The Wonderful World of Sam Cooke

A curated selection of tracks showcasing the breadth of Sam Cooke’s artistry.

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Driven, daring and captivating, Sam Cooke was an artist who blended sensuality and spirituality, sophistication and soul, movie-star looks and indisputable musical singer-songwriter talent.
The son of Reverend Charles Cook, Sr., a Baptist minister and Annie May Cook, Sam Cook was born on January 22, 1931, in Clarksdale, Mississippi and raised in Chicago Heights.
His early career was defined by his embrace of gospel music, joining The Soul Stirrers at the age of fifteen and serving as the group’s lead vocalist until 1957. Sam electrified the congregation with smooth, lilting vocals, thus establishing a devoted following who embraced tracks such as “Nearer to Thee,” “Touch The Hem of His Garment,” and “Jesus Gave Me Water,” among others.
In 1957, Sam recorded his first solo record, “Lovable,” under the pseudonym Dale Cook in an effort to avoid jeopardizing his standing within the gospel community. Nevertheless, it was clear the time had come for him to pursue a career beyond the Soul Stirrers. At the height of his fame in the gospel world, and with the blessing of his father, he began the transition to popular music. “You Send Me,” his earliest secular single, shot to the top of the pop and R&B charts. It was the first of twenty-nine Top Forty hits for Sam, and solidified his place as a commercial artist and innovative pop stylist.
By 1958, Sam was in high demand due to his newfound solo success; he signed with the William Morris Agency and appeared on numerous television programs, including The Ed Sullivan Show. That same year, he performed for the first time at New York City’s world-famous Copacabana, a nightclub previously off-limits to rhythm and blues singers. While admittedly unprepared for his first appearance at the nightclub, he had initiated the process of opening doors previously closed to black entertainers.
In 1960, he signed with RCA where he wrote and performed hit after hit including “Chain Gang,” “Bring it On Home To Me,” “Cupid,” “Another Saturday Night” and “Twistin’ the Night Away.” Versatile in his musical stylings, Sam tackled everything from ballads and pop, to rock ’n’ roll and rhythm and blues. Forging the distinctive link between soul and pop music, he created a diverse repertoire with universal appeal, and captivated his audience regardless of their race, age or religion.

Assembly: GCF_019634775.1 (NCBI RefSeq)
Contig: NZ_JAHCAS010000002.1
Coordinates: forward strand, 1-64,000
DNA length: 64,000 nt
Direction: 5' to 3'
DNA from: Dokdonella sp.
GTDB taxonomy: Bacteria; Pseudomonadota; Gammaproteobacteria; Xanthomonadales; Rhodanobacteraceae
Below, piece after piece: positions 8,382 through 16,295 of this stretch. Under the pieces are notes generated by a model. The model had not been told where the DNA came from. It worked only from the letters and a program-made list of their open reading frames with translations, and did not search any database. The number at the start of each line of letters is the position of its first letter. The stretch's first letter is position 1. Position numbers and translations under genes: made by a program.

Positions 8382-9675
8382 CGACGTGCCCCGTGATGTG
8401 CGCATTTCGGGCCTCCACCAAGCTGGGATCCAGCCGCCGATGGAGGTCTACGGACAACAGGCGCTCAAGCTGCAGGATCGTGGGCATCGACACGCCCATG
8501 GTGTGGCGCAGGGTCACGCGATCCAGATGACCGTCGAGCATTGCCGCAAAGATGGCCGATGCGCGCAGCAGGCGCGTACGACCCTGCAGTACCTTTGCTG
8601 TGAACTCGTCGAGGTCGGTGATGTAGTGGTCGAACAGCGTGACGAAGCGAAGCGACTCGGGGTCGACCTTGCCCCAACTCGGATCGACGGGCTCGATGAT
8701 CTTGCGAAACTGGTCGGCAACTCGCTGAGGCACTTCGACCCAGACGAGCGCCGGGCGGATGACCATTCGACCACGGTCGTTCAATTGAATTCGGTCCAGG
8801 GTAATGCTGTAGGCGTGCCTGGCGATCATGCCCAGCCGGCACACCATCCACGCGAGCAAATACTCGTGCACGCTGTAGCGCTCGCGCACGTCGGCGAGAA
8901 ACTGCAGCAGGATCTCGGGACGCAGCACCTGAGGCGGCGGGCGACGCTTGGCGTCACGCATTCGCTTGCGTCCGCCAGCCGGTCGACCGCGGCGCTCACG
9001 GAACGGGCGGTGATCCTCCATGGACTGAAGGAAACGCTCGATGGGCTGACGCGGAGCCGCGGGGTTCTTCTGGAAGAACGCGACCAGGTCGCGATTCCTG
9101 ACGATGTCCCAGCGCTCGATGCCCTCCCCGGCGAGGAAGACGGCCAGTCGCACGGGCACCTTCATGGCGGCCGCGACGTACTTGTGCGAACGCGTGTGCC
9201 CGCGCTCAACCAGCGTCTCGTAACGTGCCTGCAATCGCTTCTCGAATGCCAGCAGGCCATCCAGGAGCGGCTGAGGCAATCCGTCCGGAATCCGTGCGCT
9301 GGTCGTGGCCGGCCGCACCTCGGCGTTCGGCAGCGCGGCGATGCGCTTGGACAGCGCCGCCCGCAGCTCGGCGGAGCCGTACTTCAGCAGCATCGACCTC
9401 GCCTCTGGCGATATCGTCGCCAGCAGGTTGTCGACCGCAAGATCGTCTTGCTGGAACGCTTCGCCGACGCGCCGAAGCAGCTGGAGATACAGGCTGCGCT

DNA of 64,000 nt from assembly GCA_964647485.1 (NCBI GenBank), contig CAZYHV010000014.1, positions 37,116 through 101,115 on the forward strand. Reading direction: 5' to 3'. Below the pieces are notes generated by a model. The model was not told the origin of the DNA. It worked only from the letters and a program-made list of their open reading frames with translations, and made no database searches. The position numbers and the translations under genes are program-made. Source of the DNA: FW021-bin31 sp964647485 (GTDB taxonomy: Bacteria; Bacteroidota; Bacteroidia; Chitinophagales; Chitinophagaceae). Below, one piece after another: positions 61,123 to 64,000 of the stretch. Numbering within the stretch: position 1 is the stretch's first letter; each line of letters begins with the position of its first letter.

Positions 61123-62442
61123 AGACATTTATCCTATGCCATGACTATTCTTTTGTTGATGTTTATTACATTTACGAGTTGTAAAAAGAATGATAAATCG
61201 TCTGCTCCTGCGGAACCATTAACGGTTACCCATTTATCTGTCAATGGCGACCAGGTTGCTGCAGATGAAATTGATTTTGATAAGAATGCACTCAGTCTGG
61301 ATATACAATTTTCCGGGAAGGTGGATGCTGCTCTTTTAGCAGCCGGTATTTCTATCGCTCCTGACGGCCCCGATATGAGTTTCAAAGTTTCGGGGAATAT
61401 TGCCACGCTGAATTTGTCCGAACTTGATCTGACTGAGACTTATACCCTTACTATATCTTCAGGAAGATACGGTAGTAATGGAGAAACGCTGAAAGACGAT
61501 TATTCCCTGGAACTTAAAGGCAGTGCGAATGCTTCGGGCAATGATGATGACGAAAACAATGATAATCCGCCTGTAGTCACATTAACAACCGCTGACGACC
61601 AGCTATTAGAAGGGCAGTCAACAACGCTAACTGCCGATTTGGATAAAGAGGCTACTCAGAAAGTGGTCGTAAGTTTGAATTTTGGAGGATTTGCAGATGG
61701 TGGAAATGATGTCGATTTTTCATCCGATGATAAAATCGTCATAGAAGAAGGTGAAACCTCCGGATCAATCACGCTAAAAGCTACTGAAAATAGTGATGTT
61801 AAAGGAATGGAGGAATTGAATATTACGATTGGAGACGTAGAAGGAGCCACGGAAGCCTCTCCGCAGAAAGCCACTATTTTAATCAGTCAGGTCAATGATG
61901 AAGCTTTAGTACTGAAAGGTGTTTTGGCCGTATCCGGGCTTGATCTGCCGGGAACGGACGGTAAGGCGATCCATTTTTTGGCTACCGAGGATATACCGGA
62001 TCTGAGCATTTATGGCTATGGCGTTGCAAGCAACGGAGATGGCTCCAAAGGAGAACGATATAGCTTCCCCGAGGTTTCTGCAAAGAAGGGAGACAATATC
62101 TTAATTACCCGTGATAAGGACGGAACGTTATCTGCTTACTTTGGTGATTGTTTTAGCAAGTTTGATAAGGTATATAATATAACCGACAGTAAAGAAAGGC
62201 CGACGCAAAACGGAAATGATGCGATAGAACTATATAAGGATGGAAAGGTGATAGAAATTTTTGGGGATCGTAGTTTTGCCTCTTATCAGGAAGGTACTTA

Sam was also a savvy businessman; he quickly established himself as a successful entrepreneur who changed the mainstream music industry with the founding of his publishing company (Kags Music), and the launch his own record label (SAR Records). He also began producing records and writing music for other artists, helping several make the transition from gospel to pop including Bobby Womack, Johnnie Taylor, Billy Preston and Lou Rawls. As a black artist at that time, he was a pioneer and true inspirational force in his community and throughout the music industry.
By 1964, Sam was at the top of his game. Eager to be embraced as a crossover artist, he returned to the Copacabana for a week-long residency. Rehearsed and confident, the performances were a huge success and the recording, “Sam Cooke at the Copa” went straight to the top of the Billboard Hot R&B chart.
Sam’s refusal to perform for segregated audiences led to what many have described as one of the first real efforts in civil disobedience and helped to usher in the brewing Civil Rights Movement. A visionary artist who forged a link between soul and pop, he had a diverse repertoire and a platform unlike any other. Sadly, at the height of his career, Sam Cooke met an untimely demise in Los Angeles, California on December 11th, 1964. He was just thirty-three years old.
Sam’s most profound and impactful career moment would be the release of his first posthumous single “A Change Is Gonna Come.” A bold and inspiring statement in song, “Change” is regarded as the anthem of the Civil Rights Movement for which he intended, and one of the most profound compositions of the modern era. In 2007, it was selected by the Library of Congress as one of twenty-five recordings inducted into the National Recording Registry for preservation that year.
Sam Cooke’s music and legacy endures; superstar artists around the world continue to record his timeless hits including Aretha Franklin, The Rolling Stones, Rod Stewart, Bobby Womack, Tina Turner, The Supremes, Otis Redding, James Taylor, Paul McCartney, John Lennon, Nas, Patti LaBelle, Ray Charles, Art Garfunkel, The Band, Eric Clapton, and George Benson.
Singer, songwriter, producer, entrepreneur and one of the most successful and influential artists of our time, Sam Cooke’s impact on popular music is unrivaled. His status as a cultural icon is indisputable.
The man, and his music, are timeless.





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